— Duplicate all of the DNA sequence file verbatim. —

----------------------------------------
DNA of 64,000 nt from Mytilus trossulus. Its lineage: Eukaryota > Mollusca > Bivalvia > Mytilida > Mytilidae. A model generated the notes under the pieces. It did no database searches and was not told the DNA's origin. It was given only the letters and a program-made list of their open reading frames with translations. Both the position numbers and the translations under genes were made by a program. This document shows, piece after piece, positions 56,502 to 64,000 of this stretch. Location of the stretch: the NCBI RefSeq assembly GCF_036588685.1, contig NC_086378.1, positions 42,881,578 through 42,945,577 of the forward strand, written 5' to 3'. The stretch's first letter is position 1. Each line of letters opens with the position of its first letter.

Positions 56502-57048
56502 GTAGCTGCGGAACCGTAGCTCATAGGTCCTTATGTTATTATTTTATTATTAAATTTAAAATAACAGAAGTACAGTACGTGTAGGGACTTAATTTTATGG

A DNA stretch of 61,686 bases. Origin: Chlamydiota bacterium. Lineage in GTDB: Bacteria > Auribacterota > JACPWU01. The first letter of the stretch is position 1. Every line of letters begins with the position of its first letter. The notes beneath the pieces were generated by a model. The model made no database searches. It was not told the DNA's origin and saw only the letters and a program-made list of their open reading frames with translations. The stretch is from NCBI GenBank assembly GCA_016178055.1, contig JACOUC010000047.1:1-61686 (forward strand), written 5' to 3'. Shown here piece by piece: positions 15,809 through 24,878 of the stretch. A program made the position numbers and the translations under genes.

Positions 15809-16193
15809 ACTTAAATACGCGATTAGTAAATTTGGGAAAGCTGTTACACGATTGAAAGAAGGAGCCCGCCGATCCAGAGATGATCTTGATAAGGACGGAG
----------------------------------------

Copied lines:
DNA of 64,000 nt from Mytilus trossulus. Its lineage: Eukaryota > Mollusca > Bivalvia > Mytilida > Mytilidae. A model generated the notes under the pieces. It did no database searches and was not told the DNA's origin. It was given only the letters and a program-made list of their open reading frames with translations. Both the position numbers and the translations under genes were made by a program. This document shows, piece after piece, positions 56,502 to 64,000 of this stretch. Location of the stretch: the NCBI RefSeq assembly GCF_036588685.1, contig NC_086378.1, positions 42,881,578 through 42,945,577 of the forward strand, written 5' to 3'. The stretch's first letter is position 1. Each line of letters opens with the position of its first letter.

Positions 56502-57048
56502 GTAGCTGCGGAACCGTAGCTCATAGGTCCTTATGTTATTATTTTATTATTAAATTTAAAATAACAGAAGTACAGTACGTGTAGGGACTTAATTTTATGG

A DNA stretch of 61,686 bases. Origin: Chlamydiota bacterium. Lineage in GTDB: Bacteria > Auribacterota > JACPWU01. The first letter of the stretch is position 1. Every line of letters begins with the position of its first letter. The notes beneath the pieces were generated by a model. The model made no database searches. It was not told the DNA's origin and saw only the letters and a program-made list of their open reading frames with translations. The stretch is from NCBI GenBank assembly GCA_016178055.1, contig JACOUC010000047.1:1-61686 (forward strand), written 5' to 3'. Shown here piece by piece: positions 15,809 through 24,878 of the stretch. A program made the position numbers and the translations under genes.

Positions 15809-16193
15809 ACTTAAATACGCGATTAGTAAATTTGGGAAAGCTGTTACACGATTGAAAGAAGGAGCCCGCCGATCCAGAGATGATCTTGATAAGGACGGAG